Is it fair to ask these students to do this extra work over the summer, when if they have any questions, all they have is each other or their parents to ask? Is there a better alternative to this? And out of curiosity, does anyone here implement summer homework or would you want to?



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  1. Hi Rick,
    I ran across your post about AP summer work, and since this is my first year teaching, I didn’t realize it existed until now. I don’t teach AP, but the reasons for summer work are two-fold: FIrst, to be sure the students can hit the ground running, and not spend time reviewing pre-requisite material that is used as a foundation; Second, at least in some states such as NY, to allow for the later start to school and the early AP exam period (mid-May). Some areas of the country start school in mid-August, and are well into the AP courses by the time we start in NYS. If we don’t do summer work, NY students start out behind.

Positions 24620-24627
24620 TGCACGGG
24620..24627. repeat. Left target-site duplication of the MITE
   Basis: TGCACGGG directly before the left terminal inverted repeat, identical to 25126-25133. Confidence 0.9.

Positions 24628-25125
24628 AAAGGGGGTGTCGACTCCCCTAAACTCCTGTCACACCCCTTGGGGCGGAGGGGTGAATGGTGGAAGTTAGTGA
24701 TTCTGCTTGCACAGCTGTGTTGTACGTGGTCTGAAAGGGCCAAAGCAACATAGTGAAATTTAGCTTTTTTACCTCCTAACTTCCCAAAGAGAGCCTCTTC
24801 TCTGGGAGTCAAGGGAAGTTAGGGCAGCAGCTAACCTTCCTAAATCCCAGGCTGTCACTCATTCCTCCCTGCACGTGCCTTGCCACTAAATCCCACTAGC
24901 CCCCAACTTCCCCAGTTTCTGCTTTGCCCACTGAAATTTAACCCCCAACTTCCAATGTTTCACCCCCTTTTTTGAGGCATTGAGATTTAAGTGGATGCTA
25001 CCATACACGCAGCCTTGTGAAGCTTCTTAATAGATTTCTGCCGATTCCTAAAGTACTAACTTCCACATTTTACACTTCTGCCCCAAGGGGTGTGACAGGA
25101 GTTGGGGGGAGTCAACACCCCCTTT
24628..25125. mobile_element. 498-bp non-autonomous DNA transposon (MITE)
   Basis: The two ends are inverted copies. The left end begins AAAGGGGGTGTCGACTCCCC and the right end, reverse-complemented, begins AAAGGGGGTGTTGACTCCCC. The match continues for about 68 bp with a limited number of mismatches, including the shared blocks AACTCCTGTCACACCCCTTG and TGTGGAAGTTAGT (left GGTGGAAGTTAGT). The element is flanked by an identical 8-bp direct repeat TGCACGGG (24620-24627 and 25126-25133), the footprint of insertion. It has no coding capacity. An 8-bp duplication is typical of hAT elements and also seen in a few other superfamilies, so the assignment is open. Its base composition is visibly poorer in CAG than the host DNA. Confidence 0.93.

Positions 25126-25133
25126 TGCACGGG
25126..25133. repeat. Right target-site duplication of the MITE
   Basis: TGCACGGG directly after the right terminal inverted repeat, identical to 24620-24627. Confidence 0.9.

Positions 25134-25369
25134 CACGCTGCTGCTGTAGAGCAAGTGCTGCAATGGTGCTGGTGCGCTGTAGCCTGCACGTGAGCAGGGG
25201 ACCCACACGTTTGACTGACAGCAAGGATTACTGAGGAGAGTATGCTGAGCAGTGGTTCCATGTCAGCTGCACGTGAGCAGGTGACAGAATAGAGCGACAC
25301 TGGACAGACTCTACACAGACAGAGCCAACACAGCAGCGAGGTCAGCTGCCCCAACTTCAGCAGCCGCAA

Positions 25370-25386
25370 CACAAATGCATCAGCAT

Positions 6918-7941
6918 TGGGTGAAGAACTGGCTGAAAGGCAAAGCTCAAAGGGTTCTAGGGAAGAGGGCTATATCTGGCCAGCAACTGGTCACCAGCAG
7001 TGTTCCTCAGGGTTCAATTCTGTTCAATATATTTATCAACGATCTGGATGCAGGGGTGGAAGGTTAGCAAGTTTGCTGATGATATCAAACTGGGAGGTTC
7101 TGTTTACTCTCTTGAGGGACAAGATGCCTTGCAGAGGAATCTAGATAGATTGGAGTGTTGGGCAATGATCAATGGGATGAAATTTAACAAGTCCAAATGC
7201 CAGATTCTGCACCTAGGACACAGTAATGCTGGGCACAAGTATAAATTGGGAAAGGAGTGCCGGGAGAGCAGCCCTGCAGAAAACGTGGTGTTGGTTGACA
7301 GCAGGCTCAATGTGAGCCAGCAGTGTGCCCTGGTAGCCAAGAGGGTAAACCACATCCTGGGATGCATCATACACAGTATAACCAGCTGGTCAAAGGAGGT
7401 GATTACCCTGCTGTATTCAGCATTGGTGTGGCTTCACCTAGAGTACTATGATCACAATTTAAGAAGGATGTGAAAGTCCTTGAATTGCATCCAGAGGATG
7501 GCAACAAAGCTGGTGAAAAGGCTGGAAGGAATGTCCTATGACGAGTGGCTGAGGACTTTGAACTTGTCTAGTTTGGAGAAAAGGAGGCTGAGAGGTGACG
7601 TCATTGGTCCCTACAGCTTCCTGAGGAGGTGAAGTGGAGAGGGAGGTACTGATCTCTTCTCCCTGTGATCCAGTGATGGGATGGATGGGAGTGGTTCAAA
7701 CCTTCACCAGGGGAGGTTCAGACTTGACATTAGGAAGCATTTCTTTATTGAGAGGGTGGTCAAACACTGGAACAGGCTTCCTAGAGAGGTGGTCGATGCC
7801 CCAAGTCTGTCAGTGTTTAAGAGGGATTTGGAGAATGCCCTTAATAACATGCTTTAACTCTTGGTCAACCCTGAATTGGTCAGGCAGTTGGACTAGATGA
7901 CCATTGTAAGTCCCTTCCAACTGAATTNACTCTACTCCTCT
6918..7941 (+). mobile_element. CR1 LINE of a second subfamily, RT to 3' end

2. Larry,

    I completely see your point of view. I taught for three eyars out in Phoenix, AZ, and they started school in the first week of August!

    So they do get an advantage for that.

    And like I said, for the AP and Honor’s classes I could see the advantages to giving the summer hw. I just think that the teachers need to be more realistic with what they give.


  3. Rick,

    I think one answer to your question may be in teacher preparation. If the teacher just hands the students a packet or a book to read they are missing a valuable teaching tool. If the teacher sets up a blog, the student could have communication with other students and the teacher. This could be a great icebreaker for the class as well. If everyone is already familiar with each other the class could benefit greatly before the class meets.

    I myself have not handed out summer homework yet. I found a website dealing with fun summer experiments that looks interesting. After getting some great ideas I think summer homework can be fun and educational. The students don’t have to hate it, and It could really start the school year on the right foot.